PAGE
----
332 calories, 16.5 g fat (2 g saturated fat), 15.9 g carbohydrate (3.6 g fiber, 3.6 g sugars), 33 g protein, 462 mg sodium, 70 mg cholesterol

Makes 1/3 cup (save the leftovers for another salad)
juice of 2 limes, strained (about 1/4 cup)
½ teaspoon kosher salt
1 teaspoon honey
¼ cup olive oil

In a small mixing bowl, combine lime juice, salt, and honey. Slowly drizzle in the olive oil while
vigorously whisking the mixture with a small whisk. Whisk for an additional 30 seconds after all of the oil has been added.

Makes 1 serving
This recipe makes roasted cauliflower florets that you can save for the omelet recipe below.

1 head cauliflower
1 tablespoon olive oil, divided
¼ teaspoon kosher salt, divided
freshly ground pepper
1 tablespoon chopped parsley, for garnish
1 cup Lentils (recipe below)

Preheat oven to 450°F and line a large rimmed baking sheet with parchment paper. Place the cauliflower head stem-¬side down on the cutting board and cut two 1 ¬inch ¬thick slices of cauliflower from the center (the biggest part), starting at the top and cutting through stem end. Set the steaks aside and break the remainder of the cauliflower into bite¬-sized florets, then transfer the florets to a medium mixing bowl. Rub the two cauliflower steaks with ½ tablespoon of olive oil (total, so ¼ tablespoon on each), transfer to the parchment-¬lined baking sheet, and sprinkle with ⅛ teaspoon kosher salt and freshly ground pepper. Roast the cauliflower steaks for 10-15 minutes, then flip the steaks and roast for another 10-15 minutes. The steaks are done when they’re browned on the outside and tender on the inside. Meanwhile, toss the florets in the mixing bowl with the remaining olive oil, kosher salt, and freshly ground pepper. As soon as the steaks are done, transfer them to a plate, then put the florets on the parchment¬-lined baking sheet. Roast for 20-30 minutes, turning halfway through, until florets are crispy and dark brown (almost burnt) at the edges. Put the cauliflower steaks on a plate and top with 1 cup of the lentil mixture, then sprinkle with parsley. Let the cauliflower florets cool completely, then store in an airtight container in the fridge.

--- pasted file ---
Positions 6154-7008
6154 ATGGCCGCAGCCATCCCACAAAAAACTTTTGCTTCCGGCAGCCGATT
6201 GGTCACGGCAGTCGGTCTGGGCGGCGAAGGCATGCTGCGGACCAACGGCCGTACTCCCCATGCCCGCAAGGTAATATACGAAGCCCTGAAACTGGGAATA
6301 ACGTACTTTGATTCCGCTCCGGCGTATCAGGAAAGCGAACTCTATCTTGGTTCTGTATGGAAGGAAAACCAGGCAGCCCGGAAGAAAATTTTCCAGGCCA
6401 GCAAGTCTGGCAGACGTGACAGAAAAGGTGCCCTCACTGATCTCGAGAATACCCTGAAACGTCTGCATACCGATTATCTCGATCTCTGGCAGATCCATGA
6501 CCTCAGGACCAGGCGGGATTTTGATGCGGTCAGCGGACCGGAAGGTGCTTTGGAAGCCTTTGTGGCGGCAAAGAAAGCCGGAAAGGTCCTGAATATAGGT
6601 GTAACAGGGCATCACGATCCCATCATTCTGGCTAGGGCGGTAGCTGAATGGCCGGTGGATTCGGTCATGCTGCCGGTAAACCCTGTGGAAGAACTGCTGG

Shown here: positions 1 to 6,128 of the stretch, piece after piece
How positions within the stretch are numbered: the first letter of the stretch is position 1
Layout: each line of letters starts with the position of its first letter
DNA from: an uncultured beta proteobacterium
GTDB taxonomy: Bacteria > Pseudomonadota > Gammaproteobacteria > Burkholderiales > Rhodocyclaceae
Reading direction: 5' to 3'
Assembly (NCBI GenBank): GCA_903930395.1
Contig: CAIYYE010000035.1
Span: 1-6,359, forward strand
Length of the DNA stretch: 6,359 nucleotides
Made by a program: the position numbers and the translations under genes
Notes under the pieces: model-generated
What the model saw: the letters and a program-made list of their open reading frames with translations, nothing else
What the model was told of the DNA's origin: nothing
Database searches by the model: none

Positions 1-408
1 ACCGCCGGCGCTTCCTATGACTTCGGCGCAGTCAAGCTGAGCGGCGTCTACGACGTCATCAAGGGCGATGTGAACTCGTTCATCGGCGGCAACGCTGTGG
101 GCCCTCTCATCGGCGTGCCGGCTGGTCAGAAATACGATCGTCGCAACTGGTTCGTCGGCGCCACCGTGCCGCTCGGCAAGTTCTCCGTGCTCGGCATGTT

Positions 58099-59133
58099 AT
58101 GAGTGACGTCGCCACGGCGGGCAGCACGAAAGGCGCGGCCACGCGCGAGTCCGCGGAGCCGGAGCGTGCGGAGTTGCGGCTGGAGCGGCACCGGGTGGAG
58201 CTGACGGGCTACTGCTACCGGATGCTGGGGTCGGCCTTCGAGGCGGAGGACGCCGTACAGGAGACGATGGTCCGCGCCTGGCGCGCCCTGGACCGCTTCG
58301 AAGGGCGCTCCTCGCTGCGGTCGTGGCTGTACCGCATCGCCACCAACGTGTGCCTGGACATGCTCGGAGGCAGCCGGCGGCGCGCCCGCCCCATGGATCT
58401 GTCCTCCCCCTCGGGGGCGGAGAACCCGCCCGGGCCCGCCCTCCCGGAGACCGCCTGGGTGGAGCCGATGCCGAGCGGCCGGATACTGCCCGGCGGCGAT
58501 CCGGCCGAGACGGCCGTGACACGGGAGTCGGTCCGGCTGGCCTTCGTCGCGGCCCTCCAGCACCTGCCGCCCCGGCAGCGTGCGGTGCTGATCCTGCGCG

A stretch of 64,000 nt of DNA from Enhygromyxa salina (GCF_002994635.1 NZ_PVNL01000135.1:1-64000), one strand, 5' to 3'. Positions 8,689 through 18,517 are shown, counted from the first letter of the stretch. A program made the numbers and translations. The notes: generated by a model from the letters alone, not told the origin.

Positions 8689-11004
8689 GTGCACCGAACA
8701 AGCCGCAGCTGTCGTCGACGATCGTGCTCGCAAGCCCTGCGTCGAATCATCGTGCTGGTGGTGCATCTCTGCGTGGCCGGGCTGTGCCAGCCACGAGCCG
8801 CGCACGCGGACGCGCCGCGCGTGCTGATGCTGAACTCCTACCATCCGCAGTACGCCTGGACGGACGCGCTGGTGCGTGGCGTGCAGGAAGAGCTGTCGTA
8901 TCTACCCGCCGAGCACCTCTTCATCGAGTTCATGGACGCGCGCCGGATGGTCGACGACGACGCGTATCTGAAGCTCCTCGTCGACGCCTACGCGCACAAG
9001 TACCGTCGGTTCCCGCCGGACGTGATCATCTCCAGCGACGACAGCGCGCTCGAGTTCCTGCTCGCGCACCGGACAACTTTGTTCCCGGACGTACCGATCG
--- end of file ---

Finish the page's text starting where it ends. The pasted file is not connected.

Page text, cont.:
350 calories, 7.2 g fat (1 g saturated fat), 50.4 g carbohydrate (21 g dietary fiber, 4 g sugars), 22 g protein, 819 mg sodium, 0 mg cholesterol

Makes 2 cups
1 tablespoon olive oil
1 medium shallot, finely minced
2 garlic cloves, finely minced
1 teaspoon paprika
1 ½ cups water
¾ cup dry lentils, rinsed
2 tablespoons tamari, divided
1 teaspoon apple cider vinegar
1 teaspoon honey

In a medium saucepan with a lid, heat oil over medium heat. Add minced shallot and garlic and cook, stirring frequently, until fragrant and starting to soften, about a minute. Add paprika, lentils, water, and 1 tablespoon tamari, and bring the mixture to a boil over high heat. Reduce the heat to low, cover the pot, and simmer the mixture, stirring occasionally, for 45¬55 minutes, until the lentils are tender. Remove pot from the heat and let the lentils sit, covered, for 10 minutes. Stir in the remaining 1 tablespoon tamari, apple cider vinegar, and honey. Cool completely before storing leftovers. Lentils will keep for up to 5 days refrigerated in an airtight container.

Makes 1 serving
For this omelet, you’re using the roasted cauliflower florets leftover from the Cauliflower Steak with Lentils recipe.
½ head roasted cauliflower florets (everything leftover from Tuesday’s dinner)
2 teaspoons olive oil
2 large eggs for women; 3 large eggs for men
⅛ teaspoon kosher salt
freshly ground pepper
5¬6 basil leaves, torn
sprinkle of paprika
In a medium nonstick skillet, heat roasted cauliflower florets over medium heat until heated through, stirring occasionally. When the florets are warm, transfer them to a small bowl and wipe out the skillet.
Crack the eggs into a small mixing bowl with kosher salt, freshly ground pepper and ½ teaspoon water, and beat with a fork until thoroughly combined. Heat the olive oil in the non¬stick skillet over medium heat. Pour the egg into the skillet and cook for 1 minute. Spoon the cauliflower on top of the partially cooked eggs, then turn the heat to low and cook 1 minute more, until the bottom of the omelet is set and the top is only slightly liquidy. Carefully flip the omelet and cook 1 minute. Transfer to a serving plate, and sprinkle with paprika.

373 calories, 30.3 g fat (6 g saturated fat), 11.2 g carbohydrate (5 g fiber, 0.4 g sugars), 16.6 g protein, 783.3 mg sodium, 372 mg cholesterol